Dentists always tell us to floss, but often we never do. It turns out that our lazy habits might be risking more than we expect. Researchers have shown that there is a link between gum disease and Alzheimer’s. Specifically, with Porphyromonas gingivalis, the bacteria present in a severe form of gum disease. But learning the new facts about it should improve our oral health practices.
A Link to Brain Health
Could taking care of your teeth have something to do with brain cognition? Specific evidence suggests this is precisely the case. Once we thought our mouth was an isolated system. It turns out that there is a clear relationship between oral health and brain function.
Additionally, a study from the CDC shows more than half of all Americans have some form of gum disease. To matters worse, gum disease is virtually painless. Often, patients don’t even know they have it. So while the disease is common, it takes a professional to diagnose.
Evidence of Alzheimer’s
So how do we know lousy brushing habits can lead to such serious health issues? For decades, experts have been working at minimizing our risks to Alzheimer’s. Billions of dollars spent on investigating causes. Recently, many experts finally admit the need to consider new compelling facts.
A Science article confirms that poor oral health and the presence of Porphyromonas gingivalis is a risk factor for Alzheimer’s. Director of Research and Development at Alzheimer’s Society, Dr. Doug Brown advises us. He states that gum disease is a contributing factor to the progression of dementia.
Additionally, studies show bacteria can move from mouth to into the brain. In simple terms, oral bacteria make a specific protein that can destroy brain cells. This destruction leads to memory loss. Ultimately, Alzheimer’s is linked.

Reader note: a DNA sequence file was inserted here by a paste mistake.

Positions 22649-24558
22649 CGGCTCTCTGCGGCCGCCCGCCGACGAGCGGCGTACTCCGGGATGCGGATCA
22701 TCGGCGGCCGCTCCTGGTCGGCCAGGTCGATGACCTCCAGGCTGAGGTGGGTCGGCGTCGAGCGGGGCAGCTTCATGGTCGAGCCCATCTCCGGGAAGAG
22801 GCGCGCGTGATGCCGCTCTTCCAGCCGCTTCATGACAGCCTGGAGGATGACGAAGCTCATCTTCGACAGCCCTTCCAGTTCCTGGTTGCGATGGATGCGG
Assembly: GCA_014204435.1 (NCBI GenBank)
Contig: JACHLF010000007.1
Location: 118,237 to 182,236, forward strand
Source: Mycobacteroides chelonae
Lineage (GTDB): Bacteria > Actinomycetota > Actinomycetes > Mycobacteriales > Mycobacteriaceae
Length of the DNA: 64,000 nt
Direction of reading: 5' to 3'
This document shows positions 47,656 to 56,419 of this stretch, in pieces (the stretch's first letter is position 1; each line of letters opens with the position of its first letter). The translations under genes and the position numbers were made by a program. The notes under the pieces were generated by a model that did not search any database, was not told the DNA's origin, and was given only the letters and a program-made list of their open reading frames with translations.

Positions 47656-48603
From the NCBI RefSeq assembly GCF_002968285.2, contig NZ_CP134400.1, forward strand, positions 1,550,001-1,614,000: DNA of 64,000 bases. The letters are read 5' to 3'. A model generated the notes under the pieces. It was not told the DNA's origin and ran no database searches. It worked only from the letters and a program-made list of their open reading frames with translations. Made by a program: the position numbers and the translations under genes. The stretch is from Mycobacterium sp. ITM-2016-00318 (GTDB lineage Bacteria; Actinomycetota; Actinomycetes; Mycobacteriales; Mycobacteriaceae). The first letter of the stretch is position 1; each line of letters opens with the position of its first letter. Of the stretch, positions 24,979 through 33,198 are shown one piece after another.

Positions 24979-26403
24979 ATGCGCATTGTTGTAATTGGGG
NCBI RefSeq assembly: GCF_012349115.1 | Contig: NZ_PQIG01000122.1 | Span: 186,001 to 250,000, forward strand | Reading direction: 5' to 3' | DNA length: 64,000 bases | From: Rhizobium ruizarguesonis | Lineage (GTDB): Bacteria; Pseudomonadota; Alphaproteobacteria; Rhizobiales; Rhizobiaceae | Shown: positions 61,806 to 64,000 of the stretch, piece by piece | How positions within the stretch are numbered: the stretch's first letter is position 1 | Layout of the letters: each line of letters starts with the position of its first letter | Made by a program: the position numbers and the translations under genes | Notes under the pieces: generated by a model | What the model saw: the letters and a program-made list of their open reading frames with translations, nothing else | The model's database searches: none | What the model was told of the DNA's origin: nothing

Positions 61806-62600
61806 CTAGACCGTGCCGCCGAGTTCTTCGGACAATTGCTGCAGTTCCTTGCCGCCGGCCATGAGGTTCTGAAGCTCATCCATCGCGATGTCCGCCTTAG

Overall Health Impact
Our mouth contains naturally occurring microbes. It only becomes a problem when conditions change, and bacteria overgrow. When there’s an unusually large population of bacteria, gums and the tissue supporting teeth get inflamed. Eventually, bleeding begins. These symptoms are the definition of Periodontitis.
Simply chewing can spread these harmful bacteria into the bloodstream. Spread has caused patients to experience different types of health risks, such as diabetes, heart disease, stroke, and rheumatoid arthritis. This latest evidence is clear. Daily brushing and flossing have many surprising benefits.
Good oral hygiene safeguards not only your mind but certainly your mouth. Following best practices and maintaining regular appointments have a major impact on your health. This information is good news.
To protect your oral health, practice these daily tips.
- Brush your teeth twice a day using a soft-bristled brush.
- Floss your teeth too. Yes, floss daily.
- Eat a healthy diet. Cut foods containing added sugar.
- Schedule regular dental maintenance checkups.
We hope this information was motivational. As we learn more about the benefits of dental care, we are motivated to take better care of ourselves.
Remember to contact your dentist when any health problem arises. Don’t wait. Determine for yourself that taking care of your oral health is a personal investment not to mess up.
Finally, if you want to learn m0re about this topic, tune into The Doctor’s Farmacy. Dr. Mark Hyman reviews this subject in depth with a colleague.
What you can see is not the whole story. Your mouth grows bacteria. Some of these bacteria can cause disease and even reduce brain functionality. For this reason, scientists encourage you to be proactive when it comes to your health. Make an effort to work with your dentist to know the best practices for oral health.